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Incentive Effects of Stock and Option Holdings of Target and Acquirer CEOs


  • JIE CAI,


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    • Cai is from the LeBow College of Business at Drexel University and Vijh is from the Tippie College of Business at the University of Iowa. We have benefited from presentations at the University of Iowa, Drexel University, the Federal Deposit Insurance Corporation meetings, the Financial Management Association meetings, Fordham University, the Hong Kong University of Science and Technology, Iowa State University, Suffolk University, the University of Central Florida, the University of Kentucky, the University of Nebraska, and Wilfrid Laurier University. We wish to thank Matt Billett, Ben Esty, Jon Garfinkel, Todd Houge, and Erik Lie for useful comments. We are especially obliged to an anonymous referee, an associate editor, and Rob Stambaugh (the editor) for many insightful comments that substantially improved this paper. All errors and omissions are our own responsibility.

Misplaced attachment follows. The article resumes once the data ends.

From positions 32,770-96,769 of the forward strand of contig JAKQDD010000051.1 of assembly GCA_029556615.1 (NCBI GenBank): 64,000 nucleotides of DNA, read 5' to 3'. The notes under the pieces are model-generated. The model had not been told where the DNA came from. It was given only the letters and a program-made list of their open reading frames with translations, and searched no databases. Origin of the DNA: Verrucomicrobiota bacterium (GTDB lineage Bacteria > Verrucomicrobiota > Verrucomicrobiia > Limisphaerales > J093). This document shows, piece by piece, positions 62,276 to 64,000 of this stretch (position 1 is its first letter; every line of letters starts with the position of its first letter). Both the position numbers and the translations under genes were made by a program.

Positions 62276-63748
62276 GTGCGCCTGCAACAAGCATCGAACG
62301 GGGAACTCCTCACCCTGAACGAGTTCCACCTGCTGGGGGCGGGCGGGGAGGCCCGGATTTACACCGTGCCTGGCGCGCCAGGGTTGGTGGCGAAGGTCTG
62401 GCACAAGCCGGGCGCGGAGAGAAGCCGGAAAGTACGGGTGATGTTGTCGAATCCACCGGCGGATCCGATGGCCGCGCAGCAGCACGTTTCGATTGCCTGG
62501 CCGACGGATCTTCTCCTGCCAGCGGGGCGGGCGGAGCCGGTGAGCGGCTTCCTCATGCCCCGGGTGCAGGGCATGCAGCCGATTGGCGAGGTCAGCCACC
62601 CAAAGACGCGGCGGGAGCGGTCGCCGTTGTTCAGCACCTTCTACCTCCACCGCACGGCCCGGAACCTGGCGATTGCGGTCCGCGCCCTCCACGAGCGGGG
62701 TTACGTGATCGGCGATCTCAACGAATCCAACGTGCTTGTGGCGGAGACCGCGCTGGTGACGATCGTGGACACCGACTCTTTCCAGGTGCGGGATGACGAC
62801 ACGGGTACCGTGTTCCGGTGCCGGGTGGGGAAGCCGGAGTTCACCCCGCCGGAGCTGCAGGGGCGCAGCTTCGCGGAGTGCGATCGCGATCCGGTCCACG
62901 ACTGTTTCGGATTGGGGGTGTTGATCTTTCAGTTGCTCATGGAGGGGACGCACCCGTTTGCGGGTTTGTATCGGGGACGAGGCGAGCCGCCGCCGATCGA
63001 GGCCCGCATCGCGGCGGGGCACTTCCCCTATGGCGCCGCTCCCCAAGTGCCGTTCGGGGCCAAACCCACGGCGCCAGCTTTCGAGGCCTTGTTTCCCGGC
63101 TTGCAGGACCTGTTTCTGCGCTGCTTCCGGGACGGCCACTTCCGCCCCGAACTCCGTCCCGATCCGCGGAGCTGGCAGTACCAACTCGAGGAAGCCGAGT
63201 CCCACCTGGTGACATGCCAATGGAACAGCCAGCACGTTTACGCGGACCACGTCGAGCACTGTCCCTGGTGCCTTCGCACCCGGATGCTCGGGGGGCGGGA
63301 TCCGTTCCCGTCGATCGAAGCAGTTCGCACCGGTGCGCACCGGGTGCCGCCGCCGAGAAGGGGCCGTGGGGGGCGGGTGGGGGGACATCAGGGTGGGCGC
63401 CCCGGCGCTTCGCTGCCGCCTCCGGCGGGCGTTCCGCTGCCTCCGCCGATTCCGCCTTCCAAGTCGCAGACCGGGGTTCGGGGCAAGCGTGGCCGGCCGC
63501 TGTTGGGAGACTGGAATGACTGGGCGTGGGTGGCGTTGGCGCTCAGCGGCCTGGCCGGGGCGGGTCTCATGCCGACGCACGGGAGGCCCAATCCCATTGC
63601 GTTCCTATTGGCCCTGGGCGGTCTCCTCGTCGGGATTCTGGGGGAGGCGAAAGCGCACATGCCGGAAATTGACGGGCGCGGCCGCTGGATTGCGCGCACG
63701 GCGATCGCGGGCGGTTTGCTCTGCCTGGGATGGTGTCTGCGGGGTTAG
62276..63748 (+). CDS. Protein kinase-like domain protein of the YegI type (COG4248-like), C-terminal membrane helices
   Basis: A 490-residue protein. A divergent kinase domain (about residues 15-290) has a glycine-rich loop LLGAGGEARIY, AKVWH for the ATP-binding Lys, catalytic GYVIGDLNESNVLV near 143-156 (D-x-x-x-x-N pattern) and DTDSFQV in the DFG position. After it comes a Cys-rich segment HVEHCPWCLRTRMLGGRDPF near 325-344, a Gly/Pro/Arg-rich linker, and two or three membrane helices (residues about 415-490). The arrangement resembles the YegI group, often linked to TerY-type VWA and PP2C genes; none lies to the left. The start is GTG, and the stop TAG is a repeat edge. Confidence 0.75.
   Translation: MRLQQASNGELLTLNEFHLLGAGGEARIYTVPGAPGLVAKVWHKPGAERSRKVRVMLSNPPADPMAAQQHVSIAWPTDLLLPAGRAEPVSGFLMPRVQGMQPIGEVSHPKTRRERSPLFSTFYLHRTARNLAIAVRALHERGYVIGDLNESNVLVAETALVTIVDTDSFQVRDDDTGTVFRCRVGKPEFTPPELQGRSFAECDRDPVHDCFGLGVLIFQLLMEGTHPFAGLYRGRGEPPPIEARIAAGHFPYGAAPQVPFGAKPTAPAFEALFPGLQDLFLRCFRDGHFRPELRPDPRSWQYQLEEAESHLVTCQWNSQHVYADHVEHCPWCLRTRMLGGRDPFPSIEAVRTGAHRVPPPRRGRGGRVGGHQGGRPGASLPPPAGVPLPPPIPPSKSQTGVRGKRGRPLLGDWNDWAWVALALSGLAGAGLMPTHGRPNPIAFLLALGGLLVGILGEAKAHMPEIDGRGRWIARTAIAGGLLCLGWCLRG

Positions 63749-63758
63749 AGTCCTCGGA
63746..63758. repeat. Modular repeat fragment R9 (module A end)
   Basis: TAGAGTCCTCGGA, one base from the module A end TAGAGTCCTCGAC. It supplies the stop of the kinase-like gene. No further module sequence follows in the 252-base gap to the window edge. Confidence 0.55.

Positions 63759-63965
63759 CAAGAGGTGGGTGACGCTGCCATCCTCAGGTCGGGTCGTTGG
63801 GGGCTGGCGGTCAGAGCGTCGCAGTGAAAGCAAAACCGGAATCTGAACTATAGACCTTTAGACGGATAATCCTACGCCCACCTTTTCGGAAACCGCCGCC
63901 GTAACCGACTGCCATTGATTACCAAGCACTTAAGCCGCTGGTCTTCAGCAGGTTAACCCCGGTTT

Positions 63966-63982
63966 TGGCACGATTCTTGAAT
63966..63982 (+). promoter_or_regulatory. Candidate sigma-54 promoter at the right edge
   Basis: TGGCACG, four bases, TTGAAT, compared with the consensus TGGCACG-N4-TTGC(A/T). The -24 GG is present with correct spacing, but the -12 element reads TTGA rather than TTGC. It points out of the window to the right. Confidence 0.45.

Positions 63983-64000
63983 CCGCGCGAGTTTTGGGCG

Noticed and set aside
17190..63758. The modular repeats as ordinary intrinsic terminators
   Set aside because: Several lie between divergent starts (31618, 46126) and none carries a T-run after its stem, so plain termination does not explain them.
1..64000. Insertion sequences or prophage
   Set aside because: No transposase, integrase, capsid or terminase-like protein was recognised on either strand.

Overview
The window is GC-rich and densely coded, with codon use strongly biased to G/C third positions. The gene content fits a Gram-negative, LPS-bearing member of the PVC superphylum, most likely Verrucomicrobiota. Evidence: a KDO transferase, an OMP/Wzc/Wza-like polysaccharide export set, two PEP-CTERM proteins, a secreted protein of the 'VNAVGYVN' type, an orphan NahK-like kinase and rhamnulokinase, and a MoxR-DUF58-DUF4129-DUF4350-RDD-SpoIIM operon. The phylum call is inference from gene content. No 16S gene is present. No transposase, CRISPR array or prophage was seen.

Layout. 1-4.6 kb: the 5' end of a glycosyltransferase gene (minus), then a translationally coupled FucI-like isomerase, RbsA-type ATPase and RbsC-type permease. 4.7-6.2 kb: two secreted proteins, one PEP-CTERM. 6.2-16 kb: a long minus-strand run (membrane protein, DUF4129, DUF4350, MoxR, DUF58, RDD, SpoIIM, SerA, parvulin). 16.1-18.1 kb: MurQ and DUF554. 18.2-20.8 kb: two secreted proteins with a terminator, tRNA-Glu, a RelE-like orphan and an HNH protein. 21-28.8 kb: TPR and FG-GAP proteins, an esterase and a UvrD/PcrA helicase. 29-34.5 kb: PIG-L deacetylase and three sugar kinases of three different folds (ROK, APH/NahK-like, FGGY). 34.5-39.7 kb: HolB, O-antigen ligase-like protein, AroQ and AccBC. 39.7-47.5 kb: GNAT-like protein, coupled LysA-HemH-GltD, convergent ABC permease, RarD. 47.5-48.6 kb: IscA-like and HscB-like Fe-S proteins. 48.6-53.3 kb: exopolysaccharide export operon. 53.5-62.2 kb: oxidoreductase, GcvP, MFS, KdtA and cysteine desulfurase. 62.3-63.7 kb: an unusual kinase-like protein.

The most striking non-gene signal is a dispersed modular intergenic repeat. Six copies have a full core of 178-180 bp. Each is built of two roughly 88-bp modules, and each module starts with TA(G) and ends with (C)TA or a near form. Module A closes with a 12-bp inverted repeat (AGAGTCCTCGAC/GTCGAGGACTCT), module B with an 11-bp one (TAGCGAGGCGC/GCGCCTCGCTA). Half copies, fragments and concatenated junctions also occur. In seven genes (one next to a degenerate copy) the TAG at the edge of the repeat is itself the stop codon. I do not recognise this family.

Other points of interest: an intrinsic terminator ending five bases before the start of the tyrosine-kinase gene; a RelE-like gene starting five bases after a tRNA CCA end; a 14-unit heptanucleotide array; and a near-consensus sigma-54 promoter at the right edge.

Acquisitions enable target chief executive officers (CEOs) to remove liquidity restrictions on stock and option holdings and diminish the illiquidity discount. Acquisitions also enable acquirer CEOs to improve the long-term value of overvalued holdings. Examining all firms during 1993 to 2001, we show that CEOs with higher holdings (illiquidity discount) are more likely to make acquisitions (get acquired). Further, in 250 completed acquisitions, target CEOs with a higher illiquidity discount accept a lower premium, offer less resistance, and more often leave after acquisition. Similarly, acquirer CEOs with higher holdings pay a higher premium, expedite the process, and make diversifying acquisitions using stock payment.

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